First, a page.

Muslim Matrimonials and More

Wedding Customs Around the Muslim World


From the earliest documents the central Ethiopian group who founded Harar, an indigenous urban complex without parallel in Ethiopia, have been known as Harari. They form a single tribal group and refer to themselves as Hararge, literally "people of the city", the suffix ge signifying "city." Harage call their language ge sinan, or "the language of the city."

A masjid in Harar

Harar, an ancient city surrounded by great walls has the most colorful market place in Ethiopia. Harar was for centuries the main center for Islamic learning and culture in Ethiopia, and a prosperous center for the caravan trade. Harar is the spiritual heart of Ethiopia's large Muslim community. With its 90 + mosques in a small city of less than one square mile (the highest concentration in the world), Harar is considered by some to be the fourth holiest Muslim city in the world. The city was founded in the early 12th century. The great walls surrounding Harar were built in the 1600s to keep out powerful neighboring hostile groups.

Harar remained an important center of Muslim learning and trade throughout the 17th and 18th centuries. Only Muslims were allowed to enter its great walls.

Closeup of a masjid in Harar

The first European to visit Harar was the British explorer Richard Burton. Burton spent 10 anxious days there in 1854, not sure whether he was a guest or prisoner of the Emir. Another famous 19th century visitor was the French Poet Arthur Rimbaud who abandoned poetry at the age of 19, and then after 7 footloose years in Europe, moved to Harar in 1880. Rimbaud remained in Harar until his death in 1891. The house where he lived is now a museum.

Harar's autonomy ended in 1875 with its capture by Egypt. The Egyptians left in 1884 after continued resistance. However, Harar was once again captured , this time by Menelik II three years later. It has been part of Ethiopia ever since. Today, Harar remains a lively, friendly cosmopolitan city. Population approximates 130,000, is 100% Muslim, and literate.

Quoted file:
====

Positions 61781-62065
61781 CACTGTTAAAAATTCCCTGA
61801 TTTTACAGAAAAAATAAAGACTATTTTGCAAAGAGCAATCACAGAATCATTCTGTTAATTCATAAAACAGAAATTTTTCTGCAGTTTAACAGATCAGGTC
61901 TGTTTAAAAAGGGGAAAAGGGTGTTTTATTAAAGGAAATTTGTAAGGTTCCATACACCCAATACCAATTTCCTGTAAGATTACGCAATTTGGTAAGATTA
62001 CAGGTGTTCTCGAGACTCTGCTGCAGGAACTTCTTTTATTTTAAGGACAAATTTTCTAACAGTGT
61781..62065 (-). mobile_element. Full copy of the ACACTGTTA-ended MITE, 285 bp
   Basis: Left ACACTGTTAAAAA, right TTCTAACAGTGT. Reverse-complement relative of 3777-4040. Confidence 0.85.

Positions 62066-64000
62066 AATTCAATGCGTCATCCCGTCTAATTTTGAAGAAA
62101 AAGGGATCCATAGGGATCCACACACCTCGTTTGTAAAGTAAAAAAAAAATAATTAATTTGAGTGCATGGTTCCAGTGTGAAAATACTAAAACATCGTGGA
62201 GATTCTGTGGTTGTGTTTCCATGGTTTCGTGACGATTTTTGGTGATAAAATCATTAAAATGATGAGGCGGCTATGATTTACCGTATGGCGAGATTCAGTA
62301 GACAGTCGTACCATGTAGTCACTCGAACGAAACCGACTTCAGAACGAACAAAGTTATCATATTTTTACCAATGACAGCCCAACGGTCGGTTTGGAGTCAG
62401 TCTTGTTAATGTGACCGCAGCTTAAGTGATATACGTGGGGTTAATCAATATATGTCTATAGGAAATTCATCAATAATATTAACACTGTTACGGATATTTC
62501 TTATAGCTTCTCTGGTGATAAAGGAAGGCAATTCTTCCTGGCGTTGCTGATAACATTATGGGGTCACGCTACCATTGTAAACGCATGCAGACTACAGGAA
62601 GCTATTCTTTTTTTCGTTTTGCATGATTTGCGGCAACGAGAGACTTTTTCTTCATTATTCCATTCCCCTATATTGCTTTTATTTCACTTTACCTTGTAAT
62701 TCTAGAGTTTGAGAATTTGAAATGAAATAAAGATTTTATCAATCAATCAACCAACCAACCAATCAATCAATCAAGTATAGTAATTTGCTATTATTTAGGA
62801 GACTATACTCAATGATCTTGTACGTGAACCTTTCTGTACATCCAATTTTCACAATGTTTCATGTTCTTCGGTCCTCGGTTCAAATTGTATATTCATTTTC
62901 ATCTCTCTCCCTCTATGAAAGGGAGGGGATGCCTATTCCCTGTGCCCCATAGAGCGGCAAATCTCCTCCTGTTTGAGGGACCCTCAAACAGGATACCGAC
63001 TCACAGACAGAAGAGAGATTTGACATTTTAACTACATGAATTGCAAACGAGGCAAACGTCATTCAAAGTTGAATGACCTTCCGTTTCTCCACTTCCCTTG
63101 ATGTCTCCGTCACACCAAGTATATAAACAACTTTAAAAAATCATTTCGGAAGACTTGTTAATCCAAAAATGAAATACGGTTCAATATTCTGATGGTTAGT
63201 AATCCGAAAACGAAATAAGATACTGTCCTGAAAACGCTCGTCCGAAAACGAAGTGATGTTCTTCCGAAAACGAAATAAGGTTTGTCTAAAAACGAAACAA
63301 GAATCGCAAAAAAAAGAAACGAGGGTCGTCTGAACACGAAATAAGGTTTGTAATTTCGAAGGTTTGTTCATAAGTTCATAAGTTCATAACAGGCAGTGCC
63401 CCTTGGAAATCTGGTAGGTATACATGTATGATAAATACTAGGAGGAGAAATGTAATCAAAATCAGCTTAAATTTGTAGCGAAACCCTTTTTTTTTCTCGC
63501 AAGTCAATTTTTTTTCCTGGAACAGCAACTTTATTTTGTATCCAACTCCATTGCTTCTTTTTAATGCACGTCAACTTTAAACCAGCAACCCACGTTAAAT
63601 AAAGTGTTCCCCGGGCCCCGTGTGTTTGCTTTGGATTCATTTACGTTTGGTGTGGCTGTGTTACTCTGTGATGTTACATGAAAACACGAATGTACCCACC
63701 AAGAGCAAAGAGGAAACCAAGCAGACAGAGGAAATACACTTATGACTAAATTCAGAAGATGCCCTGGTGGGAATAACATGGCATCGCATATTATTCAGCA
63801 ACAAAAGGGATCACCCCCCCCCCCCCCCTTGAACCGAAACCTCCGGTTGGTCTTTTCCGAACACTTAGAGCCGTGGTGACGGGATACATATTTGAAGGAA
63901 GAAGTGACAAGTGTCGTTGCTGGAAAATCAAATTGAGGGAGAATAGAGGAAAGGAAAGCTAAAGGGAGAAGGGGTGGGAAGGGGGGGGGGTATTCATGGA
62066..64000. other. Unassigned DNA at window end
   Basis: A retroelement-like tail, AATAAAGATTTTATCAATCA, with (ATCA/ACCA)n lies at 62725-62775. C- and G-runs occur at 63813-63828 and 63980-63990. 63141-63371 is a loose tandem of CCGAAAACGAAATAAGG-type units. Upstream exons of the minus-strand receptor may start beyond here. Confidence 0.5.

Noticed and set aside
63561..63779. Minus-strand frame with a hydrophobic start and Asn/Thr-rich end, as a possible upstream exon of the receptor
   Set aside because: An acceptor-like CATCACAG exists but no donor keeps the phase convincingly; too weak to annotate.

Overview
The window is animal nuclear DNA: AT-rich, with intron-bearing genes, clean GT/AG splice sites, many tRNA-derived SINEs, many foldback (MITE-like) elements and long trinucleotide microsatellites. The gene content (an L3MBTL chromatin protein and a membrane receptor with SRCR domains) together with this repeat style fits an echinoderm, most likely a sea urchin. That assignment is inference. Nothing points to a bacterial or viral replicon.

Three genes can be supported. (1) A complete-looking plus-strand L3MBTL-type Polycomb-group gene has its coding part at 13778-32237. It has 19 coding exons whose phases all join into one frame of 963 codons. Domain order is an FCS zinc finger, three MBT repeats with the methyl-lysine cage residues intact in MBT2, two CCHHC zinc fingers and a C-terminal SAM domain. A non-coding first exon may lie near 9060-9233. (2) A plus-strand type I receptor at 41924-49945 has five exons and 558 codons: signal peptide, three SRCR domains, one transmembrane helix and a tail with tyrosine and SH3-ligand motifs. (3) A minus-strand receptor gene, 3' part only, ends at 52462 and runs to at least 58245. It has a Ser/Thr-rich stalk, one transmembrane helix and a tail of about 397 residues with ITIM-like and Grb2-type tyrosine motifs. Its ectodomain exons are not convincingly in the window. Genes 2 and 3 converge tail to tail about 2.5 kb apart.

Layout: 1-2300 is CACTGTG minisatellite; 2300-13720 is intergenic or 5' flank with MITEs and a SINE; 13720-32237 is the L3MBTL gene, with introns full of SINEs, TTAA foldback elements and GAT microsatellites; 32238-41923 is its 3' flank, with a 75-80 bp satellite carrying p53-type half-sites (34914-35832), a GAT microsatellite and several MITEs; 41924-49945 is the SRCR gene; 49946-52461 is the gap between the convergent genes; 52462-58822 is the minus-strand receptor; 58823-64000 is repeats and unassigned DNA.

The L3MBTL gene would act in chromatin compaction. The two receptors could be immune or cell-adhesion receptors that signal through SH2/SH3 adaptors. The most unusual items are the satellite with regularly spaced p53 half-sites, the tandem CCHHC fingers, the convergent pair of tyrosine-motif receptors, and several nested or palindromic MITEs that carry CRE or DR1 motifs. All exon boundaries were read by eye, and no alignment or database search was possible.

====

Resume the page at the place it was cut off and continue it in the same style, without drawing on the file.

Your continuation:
A Harari groom and his best man
A groom and his best man on revelers' shoulders.

Harari bride
The bride.

Wedding celebration in Harar
Celebration the night before the wedding

The bride's wedding party
The bride's wedding party (the bridesmaids).

A child in a white dress
A child at the wedding

A woman at the wedding
An Harari woman of Indian origin.

Photos of the City of Harar:

Two Harari women
Two women walk in Dire Dawa.

A narrow street
A narrow cobblestoned city street.

Harar is the only walled city in Ethiopia
A marketplace outside the city walls.

More about Harar, from the Encyclopedia Brittanica:

also spelled HARER city, eastern Ethiopia, in the Ch'erch'er Mountains, at an elevation of 6,000 feet (1,800 metres). Probably founded in the 7th century AD by immigrants from Hadramawt in southern Arabia, Harer became the capital of the Muslim state of Adal. Conflict with Christian Ethiopians and the Oromo, however, forced removal of the capital in 1577 to the Aussa desert 100 miles (160 km) north. Sir Richard Burton, the first European visitor, described the city of Harer in First Footsteps in East Africa (1856), and the French poet Arthur Rimbaud lived there (1880-91) as a trader in arms and ammunition. Occupied by the Egyptians (1875-85), Harer was conquered in 1887 by Menilek II, king of Shewa and afterward emperor of Ethiopia. Ras Makonnen was then appointed governor of Harer province, and in 1910 his son, the future emperor Haile Selassie I, assumed the governorship. Ras Makonnen's Harer Palace was mostly destroyed in World War II; his mausoleum is south of the city at the foot of Mount Ghirella.

Modern Harer surrounds the old capital, which is Ethiopia's only walled city. The ancient walls, with six gates, enclose a crowded Muslim town with alleyways that wind to a central marketplace. Outside the walls, the city spreads across the plateau and is characterized by northern Ethiopian and European architecture. Because of ritual differences in slaughtering, separate Muslim and Christian marketplaces are maintained.

Harer's trading activities, eclipsed by those of Dire Dawa (35 miles [56 km] northwest) in the 20th century, are now limited for the most part to coffee and grain distribution. Local, diversified agriculture is supplemented by oilseed pressing and the processing of sansevieria fibre. Basket weaving is a commercially important craft, as is the production of silver jewelry. The population includes the local Hareri (Adere), who speak a Semitic language and have a literature written in Arabic script, as well as the Amhara, Oromo, and Somalis. The Harer Military Academy is situated in the town. A wildlife refuge is located to the south, and the 'Alem Maya (Alemaya) University of Agriculture is nearby. Pop. (1994) 131,139.

WEDDING CUSTOMS Muslim Matrimonials and More